| Lindsay Becker

The history of aromatherapy

Although the term ‘aromatherapy’ was coined in the late 1920s by French chemist Gattefosse, the actual practice of using essential oils has been around since approximately 3500 years BC…

So, what exactly is aromatherapy?

Aromatherapy is generally accepted to be the use of essential oils for therapeutic purposes, used holistically to enhance the wellbeing of the mind, body and spirit. The oils themselves are extracted from plants, trees, herbs and spices and could come from the petals, leaves, bark, root, seeds, peel and blossom. The method of extraction depends upon the plant - steam extraction can be dated back over 5000 years and remains the most widely used method today and is used for plants such as eucalyptus, bergamot and lavender. The essential oils of fruits such as orange and lemon are found in the skins, so simple expressions (pressing) work for these. Historically, absolutes such as Jasmine and Ylang-Ylang were extracted via a method called enfleurage using fats, however, a relatively new method using CO2 has replaced this method in modern times.

The origins of aromatherapy

Aromatic plants, herbs and oils have been used as perfumes, cosmetics, in rituals and for their medical properties for thousands of years. There is mention of Cinnamon, Myrrh and Sandalwood in the Vedic literature of India and of Opium and Ginger in the Chinese Yellow Emperor’s Book of Internal Medicine. Perhaps the most well-known association with essential oils is with the ancient Egyptian civilisation. Manuscripts dating back to around 2800 BC record the use of medicinal herbs and oils for perfumes and temples.

Essential oils were one of the earliest trade items of the ancient world, being exported from the east through the Arabic countries, onto the Mediterranean region where they were particularly popular in Greece and Rome. Hippocrates, who is universally renowned as the ‘Father of Medicine’ was born in Greece in 460 BC, prescribed perfumed formulas and remedies to help heal.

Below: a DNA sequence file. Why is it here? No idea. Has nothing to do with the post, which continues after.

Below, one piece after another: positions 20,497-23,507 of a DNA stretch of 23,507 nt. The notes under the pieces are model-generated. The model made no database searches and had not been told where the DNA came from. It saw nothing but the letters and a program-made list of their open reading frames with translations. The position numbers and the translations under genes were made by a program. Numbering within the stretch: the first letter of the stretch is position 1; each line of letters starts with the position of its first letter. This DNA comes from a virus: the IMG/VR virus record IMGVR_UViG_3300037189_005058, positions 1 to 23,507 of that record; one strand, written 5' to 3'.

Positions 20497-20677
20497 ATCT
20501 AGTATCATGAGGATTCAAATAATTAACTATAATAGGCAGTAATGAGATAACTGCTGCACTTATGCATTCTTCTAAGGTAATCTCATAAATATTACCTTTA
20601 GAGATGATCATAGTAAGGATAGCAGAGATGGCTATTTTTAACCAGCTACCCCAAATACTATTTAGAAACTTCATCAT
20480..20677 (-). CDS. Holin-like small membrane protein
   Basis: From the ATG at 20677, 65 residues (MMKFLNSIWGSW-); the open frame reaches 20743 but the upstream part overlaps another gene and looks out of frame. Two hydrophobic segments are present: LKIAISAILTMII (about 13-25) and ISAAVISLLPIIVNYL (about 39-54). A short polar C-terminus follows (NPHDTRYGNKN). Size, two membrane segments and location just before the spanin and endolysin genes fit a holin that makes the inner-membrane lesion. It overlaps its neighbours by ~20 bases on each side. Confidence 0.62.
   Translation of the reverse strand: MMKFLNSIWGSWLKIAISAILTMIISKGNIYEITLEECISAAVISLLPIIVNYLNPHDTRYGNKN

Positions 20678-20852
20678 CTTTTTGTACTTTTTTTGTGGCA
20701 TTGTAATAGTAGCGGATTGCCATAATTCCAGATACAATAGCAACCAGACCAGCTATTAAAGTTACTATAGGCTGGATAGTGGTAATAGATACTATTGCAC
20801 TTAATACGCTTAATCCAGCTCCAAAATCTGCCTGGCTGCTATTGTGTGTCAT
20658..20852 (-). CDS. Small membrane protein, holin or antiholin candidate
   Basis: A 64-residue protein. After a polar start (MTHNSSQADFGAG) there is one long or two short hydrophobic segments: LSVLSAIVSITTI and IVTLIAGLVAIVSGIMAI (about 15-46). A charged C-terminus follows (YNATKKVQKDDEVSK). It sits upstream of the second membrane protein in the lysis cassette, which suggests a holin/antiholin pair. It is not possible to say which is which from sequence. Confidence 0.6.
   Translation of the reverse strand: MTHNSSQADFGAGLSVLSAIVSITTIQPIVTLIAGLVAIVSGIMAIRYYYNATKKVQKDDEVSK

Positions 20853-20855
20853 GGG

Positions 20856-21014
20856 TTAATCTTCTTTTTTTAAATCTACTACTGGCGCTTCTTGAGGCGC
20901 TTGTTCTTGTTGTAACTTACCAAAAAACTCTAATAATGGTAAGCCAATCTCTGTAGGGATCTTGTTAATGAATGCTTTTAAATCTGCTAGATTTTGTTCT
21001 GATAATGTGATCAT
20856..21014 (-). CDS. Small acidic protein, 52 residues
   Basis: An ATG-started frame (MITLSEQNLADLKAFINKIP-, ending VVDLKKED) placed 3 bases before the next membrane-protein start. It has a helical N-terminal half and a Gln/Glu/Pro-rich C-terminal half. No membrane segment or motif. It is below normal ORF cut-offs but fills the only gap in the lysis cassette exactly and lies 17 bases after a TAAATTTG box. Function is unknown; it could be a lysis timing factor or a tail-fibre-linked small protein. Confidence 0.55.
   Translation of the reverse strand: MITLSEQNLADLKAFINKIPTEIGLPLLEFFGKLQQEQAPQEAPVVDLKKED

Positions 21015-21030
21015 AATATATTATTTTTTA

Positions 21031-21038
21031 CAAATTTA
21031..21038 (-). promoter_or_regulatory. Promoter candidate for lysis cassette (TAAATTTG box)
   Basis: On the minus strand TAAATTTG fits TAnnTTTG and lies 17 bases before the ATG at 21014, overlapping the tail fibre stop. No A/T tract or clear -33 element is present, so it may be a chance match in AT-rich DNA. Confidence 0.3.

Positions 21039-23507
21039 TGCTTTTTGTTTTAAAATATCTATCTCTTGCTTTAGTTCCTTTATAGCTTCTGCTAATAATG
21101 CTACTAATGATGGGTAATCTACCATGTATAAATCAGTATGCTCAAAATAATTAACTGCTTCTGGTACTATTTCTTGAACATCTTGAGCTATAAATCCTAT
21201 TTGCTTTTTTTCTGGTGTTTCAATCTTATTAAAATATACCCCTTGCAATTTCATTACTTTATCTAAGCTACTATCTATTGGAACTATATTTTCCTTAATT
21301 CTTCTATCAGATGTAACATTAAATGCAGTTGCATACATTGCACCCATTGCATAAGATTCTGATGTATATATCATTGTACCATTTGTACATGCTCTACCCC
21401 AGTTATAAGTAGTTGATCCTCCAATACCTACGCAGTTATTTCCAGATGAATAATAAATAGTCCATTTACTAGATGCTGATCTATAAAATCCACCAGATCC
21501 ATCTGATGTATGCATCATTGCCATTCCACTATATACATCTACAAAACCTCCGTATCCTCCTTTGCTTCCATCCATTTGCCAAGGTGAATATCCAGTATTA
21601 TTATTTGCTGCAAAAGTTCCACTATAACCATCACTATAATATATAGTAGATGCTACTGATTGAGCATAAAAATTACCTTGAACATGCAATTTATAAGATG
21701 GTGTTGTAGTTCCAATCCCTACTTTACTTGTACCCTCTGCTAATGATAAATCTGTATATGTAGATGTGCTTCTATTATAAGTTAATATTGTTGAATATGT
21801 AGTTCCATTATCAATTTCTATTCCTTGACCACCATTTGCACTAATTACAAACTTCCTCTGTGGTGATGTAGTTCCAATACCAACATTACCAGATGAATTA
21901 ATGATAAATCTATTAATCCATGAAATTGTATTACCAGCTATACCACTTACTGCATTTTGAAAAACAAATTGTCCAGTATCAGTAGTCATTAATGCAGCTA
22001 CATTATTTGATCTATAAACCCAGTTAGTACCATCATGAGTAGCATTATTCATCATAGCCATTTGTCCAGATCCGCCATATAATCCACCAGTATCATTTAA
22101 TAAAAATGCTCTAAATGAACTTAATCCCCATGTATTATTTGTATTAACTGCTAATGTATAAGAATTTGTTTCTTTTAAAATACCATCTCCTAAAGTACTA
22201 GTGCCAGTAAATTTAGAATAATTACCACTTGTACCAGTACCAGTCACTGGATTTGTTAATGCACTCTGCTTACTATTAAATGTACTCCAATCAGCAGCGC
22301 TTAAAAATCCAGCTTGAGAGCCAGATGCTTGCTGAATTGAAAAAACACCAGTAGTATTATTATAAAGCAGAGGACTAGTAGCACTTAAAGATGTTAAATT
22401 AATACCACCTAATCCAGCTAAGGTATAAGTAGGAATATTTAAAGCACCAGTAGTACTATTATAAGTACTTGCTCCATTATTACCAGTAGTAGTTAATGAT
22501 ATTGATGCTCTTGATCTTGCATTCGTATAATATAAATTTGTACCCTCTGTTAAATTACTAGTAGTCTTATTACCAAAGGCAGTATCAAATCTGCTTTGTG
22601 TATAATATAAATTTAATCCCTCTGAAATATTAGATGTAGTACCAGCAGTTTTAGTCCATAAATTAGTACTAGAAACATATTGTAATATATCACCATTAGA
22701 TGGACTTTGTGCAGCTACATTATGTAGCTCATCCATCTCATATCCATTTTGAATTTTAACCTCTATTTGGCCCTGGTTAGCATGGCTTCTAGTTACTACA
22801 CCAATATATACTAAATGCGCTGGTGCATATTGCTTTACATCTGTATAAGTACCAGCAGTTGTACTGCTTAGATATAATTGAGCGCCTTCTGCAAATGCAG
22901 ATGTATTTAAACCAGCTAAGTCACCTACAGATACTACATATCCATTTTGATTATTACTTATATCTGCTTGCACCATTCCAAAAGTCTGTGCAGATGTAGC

The West began to be introduced to the various treasures of the East, such as rose from Syria and cinnamon from India. By the thirteenth century, eastern perfumes were famous throughout Europe and by the Middle Ages, it was the norm to use herbal bouquets to ward off sickness and plague. In the 1800s, perfume-making was an industry in its own right, with cities such as Grasse in France making a name for itself. It was at this time that essential oils were beginning to be scientifically measured for their medicinal effects, such as the pain-relieving peppermint and the antiseptic clove. 

Modern day aromatherapy

In 1928, Gattefosse was working in the family perfumier business and after an explosion which left him badly burned, discovered the therapeutic properties of the lavender he was working with. This ‘lightbulb moment’ led him to study many more essential oils, before founding the French Society of Aromatic Products and publishing many renowned books on the topic of what was now known as ‘aromatherapy’. 

His works and those of others were studied further - Jean Valnet used essential oils as part of his treatment for medical and psychiatric disorders whilst Marguerite Maury applied the thinking to her beauty therapy and is credited with the idea of using essential oils in massage.

In recent years, there has been a shift back towards holistic healing (looking at the ‘whole’ Self) and as a result, there has been a resurgence in the traditional use of essential oils, with some 150 oils being widely used today. Completely versatile, essential oils can be used as remedies for ailments, fragrances for the home and body to create a sense of wellbeing. This rise in interest seems to coincide with the rise in stress-related conditions, a hangover from our fast-paced modern life. 

How to use essential oils

Understanding the plant and the roots of aromatherapy can enhance the experience when using essential oils and help you choose the right oil or product for your needs. Oils can be used in a variety of ways, such as massage, inhalation, diffusion, as well as in skincare. 

As they are highly concentrated, pure essential oils need only be used in small amounts as they are incredibly potent. Often, they will be diluted within a ‘carrier oil’, blended, or recommended to use just a few drops. 

Our sense of smell is a sensitive thing, with aromas triggering an emotional and a physiological response - it’s not just about having a lovely scented home!

At Duxmore Botanics, our products are designed to deliver an aromatherapeutic, wellbeing boost, whenever you need it. Whether that is a scent to uplift you and make you smile, a scent to comfort in times of stress or one to help you feel grounded, our range has been developed using high-quality, sustainable and pure essential oils, expertly curated by Char to improve our customers' lifestyles and enhance overall wellbeing. 

Take a look at our aromatherapy fragrance collections here and see which suits your current need or get in touch for advice. 

Tags: Aromatherapy